HamstersThe recent (ongoing) Seoul virus outbreak associated with pet rats and recurrent Salmonella outbreaks linked to feeder rats have focused more attention on the national and international movement of rodents. Most people probably don’t realize the massive number of rodents that are shipped internationally, and we don’t really understand the risks. Anytime animals are moved from one population to another, they can bring infectious diseases with them. In general, the more movement (both in terms of occurrences and distance), the more risk.

A recent paper in the journal Transboundary Emerging Diseases (Lankau et al, Public Health Implications of Changing Rodent Importation Patterns – United States, 1999-2013) describes data about rodents (legally) imported into the US over more than a decade, acquired using a Freedom of Information Act request.

Here are some highlights:

  • 4435 rodent shipments were identified. The number of shipment increased significantly between 1999 and 2013.
  • The total number of rodents imported was 1,490,383, with a peak of 246,040 in 2007.
  • Rodents came from 68 countries, including countries from all continents except Antarctica.
  • Shipments from Africa plummeted in 2004, associated with a change in regulations that followed the rodent-associated monkeypox outbreak in people in the US.
  • Only 34 (0.8%) of shipments were denied entry. Four were abandoned (I’m not sure what happened to those), 12 were sent back and 18 were seized (I don’t imagine that ended well for the rodents).
  • 80 different species were imported, although some shipment records did not have clear species information, so it was stated that up to 100 different species might have been involved.
  • As time passed, hamsters, chinchillas, guinea pigs and gerbils became an increasing majority of the imported rodents. Presumably most of these were destined for the pet trade. Hamsters, in particular, were common, accounting for close to 85% of all imports.

Where the animals went and if they brought any problems (e.g. infectious diseases) with them cannot be tracked. It’s assumed that the bulk of imports went to the pet trade.

There are valid reasons for animal importation, and some reasons that are hard to justify. One thing to consider is whether importation is really needed, at least on this scale. It’s not exactly difficult to breed those most commonly imported species in captivity, so I have to assume that cost is a motivator. It’s simply cheaper and easier to import massive numbers of pet rodents from large scale breeding operations in certain countries. Large commercial breeding operations may pose increased risk because of the potential for widespread dissemination of infectious agents, something that has been seen with a variety of pathogens. It also raises welfare questions, with large scale breeding and long-distance shipping, versus local smaller scale breeding and shorter distance transportation. What percentage of animals born in those operations are alive in households a year later? I have not idea, but fear the number is low. Another thing to consider is behavioural issues. Bites are among the biggest problems associated with pet rodents. Is an animal bred in a warehouse in Europe and shipped to North America, passed through a large central warehouse, distributed to a local pet store then sold into a household going to be a well-adjusted pet? Maybe, maybe not. Local breeding doesn’t mean it’s guaranteed to be well-adjusted either; however, I have to assume that a small scale breeding operation and less stress of shipping would only help.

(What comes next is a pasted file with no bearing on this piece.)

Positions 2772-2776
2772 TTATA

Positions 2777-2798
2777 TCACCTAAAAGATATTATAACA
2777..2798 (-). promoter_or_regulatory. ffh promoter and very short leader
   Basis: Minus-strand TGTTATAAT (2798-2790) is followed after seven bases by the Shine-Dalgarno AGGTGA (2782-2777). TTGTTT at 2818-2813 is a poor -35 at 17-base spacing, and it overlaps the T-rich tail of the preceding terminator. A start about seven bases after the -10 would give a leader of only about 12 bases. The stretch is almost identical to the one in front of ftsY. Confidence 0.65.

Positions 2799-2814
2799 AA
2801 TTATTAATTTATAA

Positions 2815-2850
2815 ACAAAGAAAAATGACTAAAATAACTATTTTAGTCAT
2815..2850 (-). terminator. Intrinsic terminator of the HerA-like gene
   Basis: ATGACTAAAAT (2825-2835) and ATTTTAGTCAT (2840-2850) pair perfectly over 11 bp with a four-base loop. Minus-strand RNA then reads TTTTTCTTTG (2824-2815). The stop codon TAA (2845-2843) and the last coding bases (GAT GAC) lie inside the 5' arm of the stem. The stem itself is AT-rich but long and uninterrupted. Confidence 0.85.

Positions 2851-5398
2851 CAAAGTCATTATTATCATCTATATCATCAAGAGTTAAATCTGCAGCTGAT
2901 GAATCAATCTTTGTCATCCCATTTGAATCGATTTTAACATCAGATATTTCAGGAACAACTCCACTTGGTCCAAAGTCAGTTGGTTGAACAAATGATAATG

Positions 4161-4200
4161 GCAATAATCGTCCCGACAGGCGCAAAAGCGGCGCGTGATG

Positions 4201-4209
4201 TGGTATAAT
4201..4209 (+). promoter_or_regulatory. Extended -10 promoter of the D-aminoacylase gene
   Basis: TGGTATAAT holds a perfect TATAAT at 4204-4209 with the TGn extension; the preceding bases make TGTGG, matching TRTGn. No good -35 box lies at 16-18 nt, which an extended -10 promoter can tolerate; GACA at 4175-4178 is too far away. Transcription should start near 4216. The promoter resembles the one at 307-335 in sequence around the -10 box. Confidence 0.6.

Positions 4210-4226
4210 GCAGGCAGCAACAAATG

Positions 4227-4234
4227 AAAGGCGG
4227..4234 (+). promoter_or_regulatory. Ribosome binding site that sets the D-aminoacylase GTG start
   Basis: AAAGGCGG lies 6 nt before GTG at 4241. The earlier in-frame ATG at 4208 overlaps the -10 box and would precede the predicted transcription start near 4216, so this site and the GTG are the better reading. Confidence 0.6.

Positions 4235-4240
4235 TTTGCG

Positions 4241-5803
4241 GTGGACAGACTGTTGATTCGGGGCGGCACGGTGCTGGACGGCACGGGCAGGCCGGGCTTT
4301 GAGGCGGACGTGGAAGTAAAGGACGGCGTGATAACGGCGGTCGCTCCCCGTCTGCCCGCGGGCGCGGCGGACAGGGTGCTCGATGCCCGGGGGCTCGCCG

Cost drives a lot of this. So does lack of public awareness. Would people pay a premium for a locally raised hamster? Maybe, since the cost is pretty low already. Locally-sourced animals aren’t necessarily safer and they can still pose various risks (as the Seoul virus outbreak showed), but there’s probably an added degree of risk from imported animals. People simply don’t think about from where that animal in the pet store comes, and they usually don’t think about disease risks and what they need to do to reduce those risks either. More public education could go a long way.

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